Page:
Re Mara Altman's "The Body Beautiful" [November 22–28]: Kudos big-time to the Voice, Mara Altman, Ms. Silberman, the staff, and especially the girls of Automotive High. Mara apparently did her homework, getting up close and personal, the way a good reporter should.The idea that a woman who can fix a transmission can't be hot is ludicrous (the same goes for boys ministering to the sick—maybe you should do a sequel about the boys at Clara Barton). Moreover, the attitude that college and white-collar employ should be the goal of high school students is wrongheaded. It takes smarts and skills to be a mechanic, electrician, plumber, etc. The pay can be higher, and if you're good, you can go anywhere and find work. You also don't have hundreds of thousands of dollars in loans to repay. The simple fact is, we spend the majority of our waking life at work, and to succeed and be happy you must like what you do. And that is an important component of self-esteem. So enough with the dirty-hands stigma. In fact, it's harmful to our youth and society.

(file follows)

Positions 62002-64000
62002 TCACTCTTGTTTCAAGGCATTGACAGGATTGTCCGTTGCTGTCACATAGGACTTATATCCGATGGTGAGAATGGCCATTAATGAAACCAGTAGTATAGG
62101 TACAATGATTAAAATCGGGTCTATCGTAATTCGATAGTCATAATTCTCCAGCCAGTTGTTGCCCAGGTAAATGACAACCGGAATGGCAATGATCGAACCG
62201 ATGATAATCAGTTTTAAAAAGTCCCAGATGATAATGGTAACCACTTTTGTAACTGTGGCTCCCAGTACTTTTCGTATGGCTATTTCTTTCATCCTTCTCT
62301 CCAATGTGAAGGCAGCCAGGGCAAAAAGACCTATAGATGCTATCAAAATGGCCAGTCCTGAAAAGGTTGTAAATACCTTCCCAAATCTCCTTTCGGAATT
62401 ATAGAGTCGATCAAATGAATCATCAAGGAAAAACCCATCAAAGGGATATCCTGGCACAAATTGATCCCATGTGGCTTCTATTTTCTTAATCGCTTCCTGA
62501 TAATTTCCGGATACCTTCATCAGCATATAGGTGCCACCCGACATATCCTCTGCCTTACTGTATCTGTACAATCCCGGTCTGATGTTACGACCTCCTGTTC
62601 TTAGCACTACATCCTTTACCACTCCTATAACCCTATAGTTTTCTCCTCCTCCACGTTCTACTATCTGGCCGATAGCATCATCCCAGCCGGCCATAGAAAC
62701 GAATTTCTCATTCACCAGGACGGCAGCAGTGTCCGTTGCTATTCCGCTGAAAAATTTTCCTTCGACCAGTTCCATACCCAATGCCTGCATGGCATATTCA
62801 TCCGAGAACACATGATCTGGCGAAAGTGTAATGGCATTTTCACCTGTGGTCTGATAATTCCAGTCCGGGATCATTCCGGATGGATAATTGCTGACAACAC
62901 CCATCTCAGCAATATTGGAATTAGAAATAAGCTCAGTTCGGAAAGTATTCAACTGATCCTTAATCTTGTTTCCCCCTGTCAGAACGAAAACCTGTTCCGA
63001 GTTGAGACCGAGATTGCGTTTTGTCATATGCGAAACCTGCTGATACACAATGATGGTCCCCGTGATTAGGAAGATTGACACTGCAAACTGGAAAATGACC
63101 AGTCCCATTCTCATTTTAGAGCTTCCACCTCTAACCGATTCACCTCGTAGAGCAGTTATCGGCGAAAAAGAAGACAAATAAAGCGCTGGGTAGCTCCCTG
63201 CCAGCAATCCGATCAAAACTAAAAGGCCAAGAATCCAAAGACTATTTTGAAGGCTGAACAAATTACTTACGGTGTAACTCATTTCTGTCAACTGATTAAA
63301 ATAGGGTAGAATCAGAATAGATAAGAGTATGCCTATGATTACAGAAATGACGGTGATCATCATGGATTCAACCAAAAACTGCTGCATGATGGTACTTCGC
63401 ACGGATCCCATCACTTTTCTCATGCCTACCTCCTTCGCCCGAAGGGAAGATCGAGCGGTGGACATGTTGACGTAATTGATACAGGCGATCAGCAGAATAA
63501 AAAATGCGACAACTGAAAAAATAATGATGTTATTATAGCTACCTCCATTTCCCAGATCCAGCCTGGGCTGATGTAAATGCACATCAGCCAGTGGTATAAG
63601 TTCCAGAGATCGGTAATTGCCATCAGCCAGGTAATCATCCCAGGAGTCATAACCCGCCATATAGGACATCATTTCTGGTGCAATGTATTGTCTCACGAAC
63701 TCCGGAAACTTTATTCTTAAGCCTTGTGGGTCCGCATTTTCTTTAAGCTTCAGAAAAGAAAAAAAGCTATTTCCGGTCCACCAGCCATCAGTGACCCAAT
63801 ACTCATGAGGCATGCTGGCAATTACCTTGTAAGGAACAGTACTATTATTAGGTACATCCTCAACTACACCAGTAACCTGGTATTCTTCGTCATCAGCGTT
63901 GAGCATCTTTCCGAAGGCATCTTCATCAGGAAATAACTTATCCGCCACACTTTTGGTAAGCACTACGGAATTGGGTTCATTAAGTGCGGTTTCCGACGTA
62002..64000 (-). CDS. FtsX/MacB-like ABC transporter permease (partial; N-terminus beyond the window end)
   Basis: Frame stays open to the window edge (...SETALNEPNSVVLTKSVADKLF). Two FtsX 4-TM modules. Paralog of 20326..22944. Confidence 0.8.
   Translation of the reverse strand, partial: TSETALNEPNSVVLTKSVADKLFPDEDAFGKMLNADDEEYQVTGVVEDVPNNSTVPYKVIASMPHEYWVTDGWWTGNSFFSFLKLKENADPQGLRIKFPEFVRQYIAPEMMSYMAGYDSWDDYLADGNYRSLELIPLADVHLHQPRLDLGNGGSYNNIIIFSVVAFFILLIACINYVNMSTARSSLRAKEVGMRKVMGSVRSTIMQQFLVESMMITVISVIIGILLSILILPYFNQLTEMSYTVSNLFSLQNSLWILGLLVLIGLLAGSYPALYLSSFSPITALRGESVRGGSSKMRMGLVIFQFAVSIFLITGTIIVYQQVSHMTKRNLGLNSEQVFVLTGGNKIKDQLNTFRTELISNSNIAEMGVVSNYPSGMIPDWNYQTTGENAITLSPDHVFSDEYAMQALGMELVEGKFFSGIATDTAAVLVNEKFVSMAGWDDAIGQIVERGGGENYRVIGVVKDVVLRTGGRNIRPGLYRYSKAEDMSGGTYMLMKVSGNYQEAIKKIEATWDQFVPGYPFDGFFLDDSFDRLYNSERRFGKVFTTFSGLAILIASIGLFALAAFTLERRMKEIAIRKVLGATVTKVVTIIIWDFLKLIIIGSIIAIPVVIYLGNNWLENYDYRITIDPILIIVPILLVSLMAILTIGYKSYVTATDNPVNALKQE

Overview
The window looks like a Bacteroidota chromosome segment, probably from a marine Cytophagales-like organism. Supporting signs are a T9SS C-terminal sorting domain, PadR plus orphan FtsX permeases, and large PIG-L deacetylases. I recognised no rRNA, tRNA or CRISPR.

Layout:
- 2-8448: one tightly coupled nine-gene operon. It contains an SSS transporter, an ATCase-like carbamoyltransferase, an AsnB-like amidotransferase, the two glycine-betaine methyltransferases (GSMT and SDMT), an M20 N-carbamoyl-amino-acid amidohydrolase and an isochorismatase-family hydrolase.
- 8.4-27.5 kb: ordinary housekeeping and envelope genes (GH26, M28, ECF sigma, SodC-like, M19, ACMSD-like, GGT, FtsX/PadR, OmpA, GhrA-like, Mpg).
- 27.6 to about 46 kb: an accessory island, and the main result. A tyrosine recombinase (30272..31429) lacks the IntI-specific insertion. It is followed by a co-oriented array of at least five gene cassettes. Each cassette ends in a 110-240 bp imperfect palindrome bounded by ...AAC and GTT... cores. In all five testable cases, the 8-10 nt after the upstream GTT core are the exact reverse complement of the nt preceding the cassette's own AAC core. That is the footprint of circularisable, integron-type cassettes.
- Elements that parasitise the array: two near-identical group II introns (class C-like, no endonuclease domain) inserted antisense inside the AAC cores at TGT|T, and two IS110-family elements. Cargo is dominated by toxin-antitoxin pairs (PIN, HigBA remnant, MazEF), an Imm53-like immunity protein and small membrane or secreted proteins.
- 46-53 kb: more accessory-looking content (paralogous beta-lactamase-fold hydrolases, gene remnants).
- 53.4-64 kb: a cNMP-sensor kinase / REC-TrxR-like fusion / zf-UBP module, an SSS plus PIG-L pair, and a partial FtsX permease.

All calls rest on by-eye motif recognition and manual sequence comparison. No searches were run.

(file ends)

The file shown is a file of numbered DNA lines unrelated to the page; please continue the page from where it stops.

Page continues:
Bill Roberson
Brooklyn

The article says the girls of the automotive school "shatter stereotypes" but then goes on to tell how they flirt back with boys who do things that should be considered sexual harassment. Even the title of the article is contradictory. As a female who has gone through several nontraditional job-training programs for women, I can tell you that the sad fact is that gender/ sexual stereotypes are not shattered in these places but even encouraged.
L.M.
New York City


Sorry. What was the question?